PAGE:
Place item was collected
Point of Discovery/Informant Bio
Myself, Cy Robinson. Sired and raised in southeast Idaho in the town 11,000 strong of Blackfoot. 19 Male, current sophomore college student, Caucasian, second oldest of 4 with two parents and a special needs adult who is just as much family as anyone else. No religious ties currently but raised LDS, currently unemployed but seasonal summer work at Cowabunga Bay Waterpark in Draper, Utah, 4 years strong. I live and work in Utah in the summers with my great Aunt and Uncle. I just declared my major as Communication Studies and English with an emphasis in creative writing and a minor in folklore. I went to high school and had lots of “friends” but only a small group of 4 that I considered my own friends.
I first learned of this game through my freshman year roommates. I became accustom to playing it to pass time or get out tension in the group. Since learning it I have played it with my fraternity brothers, and other group organizations that I have been a part of. With that I have also learned a couple of variation on it from others. I decided to write the rules down for the variation that I play the most with my roommates this year in Snow 501, nicknamed The Tent. The game started with pretty hazy rules but they have been locked down since and are quite strict. My roommates and I play this game for 6 or so hours a week. It’s a workout and a high paced game so its easy to get out of your own mind. Each of my roommates have different “signature throws” some try going lefty, so its evolved to be one of the The Tents favorite past times.
Equipment: a pool table and two billiard balls
The object of the game is to be the last player at the billiards table. You are no longer an eligible player if you have received 4 letters (the amount of letters can change to the groups liking)
Starting the game:
To start the game the object ball is placed in the center of the table between the second diamonds, (the position called the kitchen in normal pool) The game starts with everyone standing around the table, this determines the throwing order. Each individual throws after the person on their right. So once order is determined play begins. The first thrower has to hit the stationary object ball and set it into motion. After that the next player throws at the, now in motion, object ball. The object ball must remain in motion to be playable for the next thrower.
The throw ball must be thrown from the small side of the billiards table.
The throw must also be from the opposite side the object ball is on. (Say the ball moves past the half way mark of the table, the player must run to the opposite side of the table to hit the object ball.)
Letters are the lives of the game. Each letter received is a “life lost” essentially, once the word is reached you are no longer in play. The order of throwers stays the same but you are skipped as if you didn’t exist.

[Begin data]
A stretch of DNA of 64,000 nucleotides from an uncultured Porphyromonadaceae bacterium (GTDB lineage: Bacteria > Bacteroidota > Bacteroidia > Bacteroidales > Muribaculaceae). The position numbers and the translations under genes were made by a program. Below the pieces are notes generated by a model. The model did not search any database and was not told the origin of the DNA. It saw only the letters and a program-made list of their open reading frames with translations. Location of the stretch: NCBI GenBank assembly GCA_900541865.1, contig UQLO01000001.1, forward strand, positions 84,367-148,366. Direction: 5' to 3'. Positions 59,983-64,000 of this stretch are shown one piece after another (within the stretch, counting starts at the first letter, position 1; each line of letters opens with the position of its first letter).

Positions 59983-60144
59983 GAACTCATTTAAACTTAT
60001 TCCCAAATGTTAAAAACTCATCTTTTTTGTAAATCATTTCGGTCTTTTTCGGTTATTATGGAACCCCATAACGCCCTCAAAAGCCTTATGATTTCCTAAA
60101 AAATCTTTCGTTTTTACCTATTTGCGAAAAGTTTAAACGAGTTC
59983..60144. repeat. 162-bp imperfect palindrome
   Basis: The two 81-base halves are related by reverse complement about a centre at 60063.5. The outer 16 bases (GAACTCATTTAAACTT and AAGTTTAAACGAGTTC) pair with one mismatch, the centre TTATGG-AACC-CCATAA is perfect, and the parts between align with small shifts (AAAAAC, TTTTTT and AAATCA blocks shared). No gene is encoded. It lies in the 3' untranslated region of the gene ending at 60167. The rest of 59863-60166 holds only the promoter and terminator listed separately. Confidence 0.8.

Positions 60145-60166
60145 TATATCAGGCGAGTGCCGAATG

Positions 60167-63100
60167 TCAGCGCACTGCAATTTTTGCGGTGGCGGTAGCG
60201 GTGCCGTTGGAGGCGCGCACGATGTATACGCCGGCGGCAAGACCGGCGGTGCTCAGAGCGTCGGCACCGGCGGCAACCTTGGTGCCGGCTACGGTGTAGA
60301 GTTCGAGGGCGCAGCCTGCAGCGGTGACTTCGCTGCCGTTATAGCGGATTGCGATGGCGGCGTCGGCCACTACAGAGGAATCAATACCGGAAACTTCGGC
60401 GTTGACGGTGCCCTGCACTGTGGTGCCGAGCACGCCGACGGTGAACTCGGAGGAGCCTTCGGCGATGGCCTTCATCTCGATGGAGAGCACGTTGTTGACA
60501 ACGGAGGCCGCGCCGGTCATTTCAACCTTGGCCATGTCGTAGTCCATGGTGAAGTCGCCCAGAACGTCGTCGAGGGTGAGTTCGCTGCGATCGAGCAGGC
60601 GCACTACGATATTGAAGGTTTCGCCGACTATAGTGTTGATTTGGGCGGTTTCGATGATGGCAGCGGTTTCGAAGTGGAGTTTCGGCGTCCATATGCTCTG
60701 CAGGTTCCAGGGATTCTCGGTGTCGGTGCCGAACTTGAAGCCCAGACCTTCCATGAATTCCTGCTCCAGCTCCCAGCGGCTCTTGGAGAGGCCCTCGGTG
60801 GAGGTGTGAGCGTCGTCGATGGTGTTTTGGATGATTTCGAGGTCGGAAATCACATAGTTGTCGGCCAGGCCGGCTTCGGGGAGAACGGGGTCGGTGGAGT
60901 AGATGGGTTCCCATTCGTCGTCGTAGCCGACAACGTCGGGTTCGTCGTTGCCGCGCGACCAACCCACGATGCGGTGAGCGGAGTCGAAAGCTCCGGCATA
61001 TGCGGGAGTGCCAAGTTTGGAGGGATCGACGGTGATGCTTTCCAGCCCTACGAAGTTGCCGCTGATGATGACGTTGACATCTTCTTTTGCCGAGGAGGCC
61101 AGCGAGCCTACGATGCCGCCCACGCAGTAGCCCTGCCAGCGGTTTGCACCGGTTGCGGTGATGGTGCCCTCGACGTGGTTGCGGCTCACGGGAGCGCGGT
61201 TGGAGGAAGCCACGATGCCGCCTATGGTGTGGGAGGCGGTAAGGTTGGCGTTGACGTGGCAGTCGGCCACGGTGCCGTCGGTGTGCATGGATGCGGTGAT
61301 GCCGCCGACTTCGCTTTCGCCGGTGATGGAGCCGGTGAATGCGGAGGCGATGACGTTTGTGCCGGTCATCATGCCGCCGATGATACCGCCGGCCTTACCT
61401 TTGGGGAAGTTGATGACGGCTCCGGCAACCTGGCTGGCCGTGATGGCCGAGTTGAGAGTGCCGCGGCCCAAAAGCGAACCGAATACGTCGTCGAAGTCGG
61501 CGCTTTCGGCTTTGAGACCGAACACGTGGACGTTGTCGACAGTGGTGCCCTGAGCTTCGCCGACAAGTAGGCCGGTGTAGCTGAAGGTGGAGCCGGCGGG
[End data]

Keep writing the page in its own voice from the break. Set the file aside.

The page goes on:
To receive a letter
The object ball must have ceases motion before you were able to hit it with the throw ball
The object ball is hit into the pocket by the person before you (thus making it impossible for you to hit the ball and give it motion)
The thrower attempts to hit the object ball without success 3 times
If you receive a letter the table resets and the object ball is placed in the center of the table on the “kitchen line”
The player to receive a letter is also the player who starts the motion of the object ball again and play resumes as normal.
If an individual gets out the starting shot will be thrown by the person succeeding you.
If at any time the object ball leaves the realm of the billiards table the game is reset and the individual does not get a letter.
If the throw ball leaves the table at any time or is pocketed the thrower must continue to play and retrieve the throw ball, hopefully before the object ball meanders into a pocket or ceases to move.
The game is high energy and fun to play with competitive people. My roommates get really into it. We have been told that if we are playing Scrud you can hear us from 3 floors down. The friendships/rivalries and any other forced social interactions that come from this game are all in good fun and make for a great way to spend time with one another. It’s not as much of a socializing game as a game of cards may be but its one of those games that you get to see each other’s true character, like monopoly. Everyone loses their mind in the greatest of ways.
Semester and year
G6: Competition Games
Robinson, Cy, "Scrud" (2018). USU Student Folklore Fieldwork. Paper 295.